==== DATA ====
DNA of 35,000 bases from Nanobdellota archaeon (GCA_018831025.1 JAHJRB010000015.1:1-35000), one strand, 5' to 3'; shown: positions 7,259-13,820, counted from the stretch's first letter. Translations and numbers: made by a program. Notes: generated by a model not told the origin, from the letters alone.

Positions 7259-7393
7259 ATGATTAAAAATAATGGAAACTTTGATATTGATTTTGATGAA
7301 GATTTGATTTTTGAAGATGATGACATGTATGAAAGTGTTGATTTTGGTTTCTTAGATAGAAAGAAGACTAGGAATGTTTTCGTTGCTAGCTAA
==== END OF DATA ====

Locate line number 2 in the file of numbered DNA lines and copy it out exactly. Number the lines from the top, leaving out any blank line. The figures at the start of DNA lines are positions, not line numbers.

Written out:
Positions 7259-7393